Will tag you on insta once I post it..
    Thank you so much

    1. Thank you so much! Really appreciate your feedback 🙏

  5. Thanks for the great recipe Natalya! It worked out great with a Swiss Bread flour („Ruchmehl“) which is a bit darker but with a slightly higher amount of gluten than normal flour.

    1. Thank you for sharing! Glad you liked it 🙏

  6. Can I do this without the rye flour? My starter is just regular flour and water. Do I have to alter the amount of flour if I don’t use rye? Thank you!

    1. Sure, replace it with regular flour

  7. Dear Natalya, thanks for sharing this awesome recipe. After baking your rye bread ( on your Instagram highlights) that was perfect I tried this one step by step and it turned out beautiful and perfect which made me intrigued to bake again without getting disappointed. Thank you 🙏🏻.

  8. Wonder how it would affect things if the coffee grounds were mixed into the dough instead of on the surface?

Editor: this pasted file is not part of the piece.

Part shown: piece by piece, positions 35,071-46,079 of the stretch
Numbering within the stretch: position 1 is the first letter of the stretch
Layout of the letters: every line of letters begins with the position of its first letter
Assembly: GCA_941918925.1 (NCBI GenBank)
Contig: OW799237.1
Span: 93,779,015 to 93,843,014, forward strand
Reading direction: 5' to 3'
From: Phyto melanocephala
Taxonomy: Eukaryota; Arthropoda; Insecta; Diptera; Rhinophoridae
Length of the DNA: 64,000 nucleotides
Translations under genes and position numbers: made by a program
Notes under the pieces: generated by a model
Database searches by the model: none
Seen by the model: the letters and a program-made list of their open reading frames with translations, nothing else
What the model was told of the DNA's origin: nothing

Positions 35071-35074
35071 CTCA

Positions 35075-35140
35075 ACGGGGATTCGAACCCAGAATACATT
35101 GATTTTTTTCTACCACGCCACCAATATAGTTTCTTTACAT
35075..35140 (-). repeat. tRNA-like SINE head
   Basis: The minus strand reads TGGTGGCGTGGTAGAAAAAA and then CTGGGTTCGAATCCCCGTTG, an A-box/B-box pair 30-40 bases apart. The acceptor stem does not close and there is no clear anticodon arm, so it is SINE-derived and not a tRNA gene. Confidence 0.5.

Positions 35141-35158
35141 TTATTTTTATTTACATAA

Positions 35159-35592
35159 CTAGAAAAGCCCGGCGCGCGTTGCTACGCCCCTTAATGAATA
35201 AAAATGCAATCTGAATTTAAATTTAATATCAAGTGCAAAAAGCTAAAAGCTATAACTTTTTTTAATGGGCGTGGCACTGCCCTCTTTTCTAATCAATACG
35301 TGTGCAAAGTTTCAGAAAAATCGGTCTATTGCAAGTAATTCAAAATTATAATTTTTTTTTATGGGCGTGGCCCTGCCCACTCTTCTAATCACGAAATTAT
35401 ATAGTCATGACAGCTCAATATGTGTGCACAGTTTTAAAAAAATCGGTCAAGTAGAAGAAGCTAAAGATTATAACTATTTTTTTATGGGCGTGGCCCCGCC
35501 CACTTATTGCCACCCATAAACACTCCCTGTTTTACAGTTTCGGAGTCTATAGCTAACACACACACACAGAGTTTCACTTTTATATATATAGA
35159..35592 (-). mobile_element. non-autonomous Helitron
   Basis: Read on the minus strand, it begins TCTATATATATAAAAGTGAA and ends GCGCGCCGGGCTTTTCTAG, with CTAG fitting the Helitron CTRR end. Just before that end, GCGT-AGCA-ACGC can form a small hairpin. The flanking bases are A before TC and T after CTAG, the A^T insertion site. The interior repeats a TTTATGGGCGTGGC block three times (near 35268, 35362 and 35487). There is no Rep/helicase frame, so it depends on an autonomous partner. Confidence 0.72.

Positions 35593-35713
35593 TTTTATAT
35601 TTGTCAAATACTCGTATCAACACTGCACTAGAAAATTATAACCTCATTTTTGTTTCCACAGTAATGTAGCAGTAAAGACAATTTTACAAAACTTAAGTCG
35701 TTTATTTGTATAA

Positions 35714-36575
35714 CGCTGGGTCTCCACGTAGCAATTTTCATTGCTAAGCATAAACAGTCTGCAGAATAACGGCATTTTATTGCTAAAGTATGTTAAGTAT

1. I think it’s a brilliant idea.
      I have to try it .
      Thank you 🙏

  9. Hi Natasha! Love your site! Here’s a question: when baking in a Dutch oven, do you have a suggestion as to how to achieve an edible bottom crust? Despite trying things such as slight underbaking and putting a baking steel on the shelf under the Dutch oven, and the bottom crust looks like it’s not burned, it’s still very hard to cut and very chewy.

    1. Carol, hi!
      Try to put foil under parchment paper.
      It might help.

  10. Do you think that it would work out if I let the dough rise at room temperature for eight hours rather than in the refrigerator for 14 to 24 hours?

    1. After shaping let it proof in a basket for 2-3 hours, then bake.